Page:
Car Wash

Jill McDonough is a poet and winner of three Pushcart prizes. “Car Wash” is part of her forthcoming book, Reaper.

Josey and I get girled a lot. People like us, want to be

our friends. They say Hi, girls or What’ll it be,

girls, when they’d never call dudes boys, call some

straight couple kids. But don’t worry about it. It’s fine.

We’re girls at the Auto-Rite; diners; toll booths;

The Drinking Fountain, our favorite secret bar.

You can tell a secret in a poem and it will stay a secret

forever. No one reads poems except for me and you.

The Drinking Fountain’s by the car wash, for after

the thud and squeak of cozy suds, jolt of correlator,

conveyer belt nudging us like baggage. We’re lugged

as groceries, not up to us anymore. The car wash

is sexy—tugged into now languid, now hurried slaps

of fresh blue sudsy rags, taken over, into the private half

light, a tunnel of suds. So there is kissing, sudden happiness,

still. I google, learn mitter curtain, part of the pre-soak arch.

I knew I’d love the lingo, knew there was more than undercarriage,

hot wax, tire bright. Albert ladies us. But Hi girls! calls Gina

or Linda or Nancy when we walk in to the dim din, Brian Williams

on one tv, Law and Order SVU on the other. Josey gets a G&T

and a Black Pearls scratch ticket, or Cash Blast, spondees

that make me laugh. I get the beach of a five-count Bacardi

on ice with Coke, lime wedge in an eight ounce glass. A white guy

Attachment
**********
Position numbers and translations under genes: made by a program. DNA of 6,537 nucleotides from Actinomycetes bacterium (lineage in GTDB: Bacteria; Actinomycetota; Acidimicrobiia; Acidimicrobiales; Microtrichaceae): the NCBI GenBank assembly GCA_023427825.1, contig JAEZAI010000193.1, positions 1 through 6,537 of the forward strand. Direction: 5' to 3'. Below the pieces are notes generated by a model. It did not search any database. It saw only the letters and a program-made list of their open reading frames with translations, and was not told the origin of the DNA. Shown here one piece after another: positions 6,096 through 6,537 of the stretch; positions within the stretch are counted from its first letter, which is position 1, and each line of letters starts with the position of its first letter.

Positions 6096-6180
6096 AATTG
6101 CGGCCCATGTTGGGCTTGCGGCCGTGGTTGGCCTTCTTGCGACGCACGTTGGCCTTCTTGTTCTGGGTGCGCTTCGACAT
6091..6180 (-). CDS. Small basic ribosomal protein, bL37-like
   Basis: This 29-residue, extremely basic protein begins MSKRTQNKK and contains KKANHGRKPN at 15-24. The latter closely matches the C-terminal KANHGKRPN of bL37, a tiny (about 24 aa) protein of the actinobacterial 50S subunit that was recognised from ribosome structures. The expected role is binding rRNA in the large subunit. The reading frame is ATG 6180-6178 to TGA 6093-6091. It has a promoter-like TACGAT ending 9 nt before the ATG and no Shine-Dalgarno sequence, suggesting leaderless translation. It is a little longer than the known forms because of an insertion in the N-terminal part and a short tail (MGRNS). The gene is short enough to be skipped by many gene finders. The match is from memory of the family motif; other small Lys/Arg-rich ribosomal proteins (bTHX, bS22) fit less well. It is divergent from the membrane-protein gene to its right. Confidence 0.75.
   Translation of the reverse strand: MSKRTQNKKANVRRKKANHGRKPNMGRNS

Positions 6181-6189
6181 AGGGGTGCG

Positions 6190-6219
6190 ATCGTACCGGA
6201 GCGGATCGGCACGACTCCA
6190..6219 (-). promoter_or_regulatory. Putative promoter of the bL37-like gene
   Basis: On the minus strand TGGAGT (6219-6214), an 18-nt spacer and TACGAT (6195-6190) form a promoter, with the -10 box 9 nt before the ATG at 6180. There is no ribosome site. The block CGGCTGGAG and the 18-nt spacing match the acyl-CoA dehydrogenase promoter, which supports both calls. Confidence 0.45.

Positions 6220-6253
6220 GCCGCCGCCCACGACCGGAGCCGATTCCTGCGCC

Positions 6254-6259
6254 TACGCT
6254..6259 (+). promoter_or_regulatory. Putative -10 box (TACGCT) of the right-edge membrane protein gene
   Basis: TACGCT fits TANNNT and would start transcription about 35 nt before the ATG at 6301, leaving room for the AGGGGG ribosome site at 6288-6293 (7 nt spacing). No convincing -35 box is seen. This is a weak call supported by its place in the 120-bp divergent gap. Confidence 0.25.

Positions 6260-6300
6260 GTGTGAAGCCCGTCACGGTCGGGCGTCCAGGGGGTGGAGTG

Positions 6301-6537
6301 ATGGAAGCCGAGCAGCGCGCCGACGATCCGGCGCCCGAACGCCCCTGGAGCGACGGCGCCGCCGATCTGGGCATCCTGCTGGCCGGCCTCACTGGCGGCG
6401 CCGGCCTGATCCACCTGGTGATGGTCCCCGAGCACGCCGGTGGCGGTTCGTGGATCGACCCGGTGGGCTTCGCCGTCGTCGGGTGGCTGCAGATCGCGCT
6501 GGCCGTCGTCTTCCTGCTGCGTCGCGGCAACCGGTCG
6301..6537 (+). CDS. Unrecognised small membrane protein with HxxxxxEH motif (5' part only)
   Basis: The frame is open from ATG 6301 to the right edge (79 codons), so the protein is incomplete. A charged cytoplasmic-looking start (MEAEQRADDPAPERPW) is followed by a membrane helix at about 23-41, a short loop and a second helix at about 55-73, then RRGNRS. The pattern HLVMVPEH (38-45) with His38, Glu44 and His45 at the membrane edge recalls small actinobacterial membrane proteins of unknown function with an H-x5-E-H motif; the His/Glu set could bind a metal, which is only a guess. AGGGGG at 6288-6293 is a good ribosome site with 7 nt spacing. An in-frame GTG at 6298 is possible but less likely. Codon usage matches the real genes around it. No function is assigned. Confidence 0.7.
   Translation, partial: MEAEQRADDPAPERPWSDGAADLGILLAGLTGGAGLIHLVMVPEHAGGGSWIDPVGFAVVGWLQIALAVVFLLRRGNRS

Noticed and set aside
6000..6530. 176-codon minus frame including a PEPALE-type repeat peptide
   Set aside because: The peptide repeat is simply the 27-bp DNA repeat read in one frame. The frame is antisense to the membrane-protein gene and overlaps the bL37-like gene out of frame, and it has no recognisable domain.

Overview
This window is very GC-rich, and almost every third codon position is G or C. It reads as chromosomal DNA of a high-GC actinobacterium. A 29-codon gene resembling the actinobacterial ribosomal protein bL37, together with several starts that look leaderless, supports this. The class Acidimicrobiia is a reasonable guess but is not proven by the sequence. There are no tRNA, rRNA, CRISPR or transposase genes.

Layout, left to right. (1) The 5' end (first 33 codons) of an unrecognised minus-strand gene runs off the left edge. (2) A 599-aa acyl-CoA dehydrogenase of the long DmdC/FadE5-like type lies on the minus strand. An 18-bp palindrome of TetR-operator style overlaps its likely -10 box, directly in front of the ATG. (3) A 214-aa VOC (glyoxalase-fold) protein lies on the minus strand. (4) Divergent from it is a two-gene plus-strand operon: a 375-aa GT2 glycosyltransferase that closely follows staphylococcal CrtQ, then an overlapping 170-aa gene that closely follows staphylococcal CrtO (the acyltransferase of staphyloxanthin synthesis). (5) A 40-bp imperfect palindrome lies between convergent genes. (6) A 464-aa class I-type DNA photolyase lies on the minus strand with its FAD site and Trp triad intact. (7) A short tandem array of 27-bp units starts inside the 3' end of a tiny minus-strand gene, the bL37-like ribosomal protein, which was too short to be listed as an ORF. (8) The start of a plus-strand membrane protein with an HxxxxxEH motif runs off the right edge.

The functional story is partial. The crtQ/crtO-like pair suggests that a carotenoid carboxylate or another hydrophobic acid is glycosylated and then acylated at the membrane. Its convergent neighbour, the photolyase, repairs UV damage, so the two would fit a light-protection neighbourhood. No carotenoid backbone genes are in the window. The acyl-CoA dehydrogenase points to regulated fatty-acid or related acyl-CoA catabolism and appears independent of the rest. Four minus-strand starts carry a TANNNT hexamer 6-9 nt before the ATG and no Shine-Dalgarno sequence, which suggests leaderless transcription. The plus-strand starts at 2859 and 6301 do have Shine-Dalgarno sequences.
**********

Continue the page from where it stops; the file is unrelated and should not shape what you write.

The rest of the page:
tells Josey she looks like Michael Jackson. A black lady regular

rolls her eyes. The guy says I’m not saying she looks like a man,

and I shrug But she does. Or, more than grown-man Michael, right?

We all talk Michael’s noses, Jackson Five to death, determine

when Josey’s nose comes in. Gina tells us come back

St. Patrick’s Day, her conned beef sandwiches, free

for everybody after three. If I have one more I’ll cry, so in love

with the car wash, bar, with Josey, Boston, you. We go to the Drive-Thru

Car Wash whenever there’s salt. Because our red Ford Ranger’s

chassis rusted so you could see sunlight shine through. And the guys

at Morrison’s Auto-Rite said, all sad, you girls can’t drive it anymore.

Jill McDonough‘s poetry has been described as “a gift for those of us who think the poet’s profession is to invent a new language for a singular vision.” The winner of three Pushcart prizes and a 2014 Lannan Literary Fellowship, McDonough is the author of Habeas Corpus (Salt, 2008), a collection of sonnets about U.S. public executions; Oh, James! (Seven Kitchens, 2012), poetry inspired by James Bond films; and the autobiographical Where You Live (Salt, 2012). Before becoming a professor of poetry at UMass-Boston, she taught incarcerated college students through Boston University’s Prison Education Program for 13 years. “Car Wash” is part of her forthcoming book, Reaper (Alice James Books).
Michael KusekCar Wash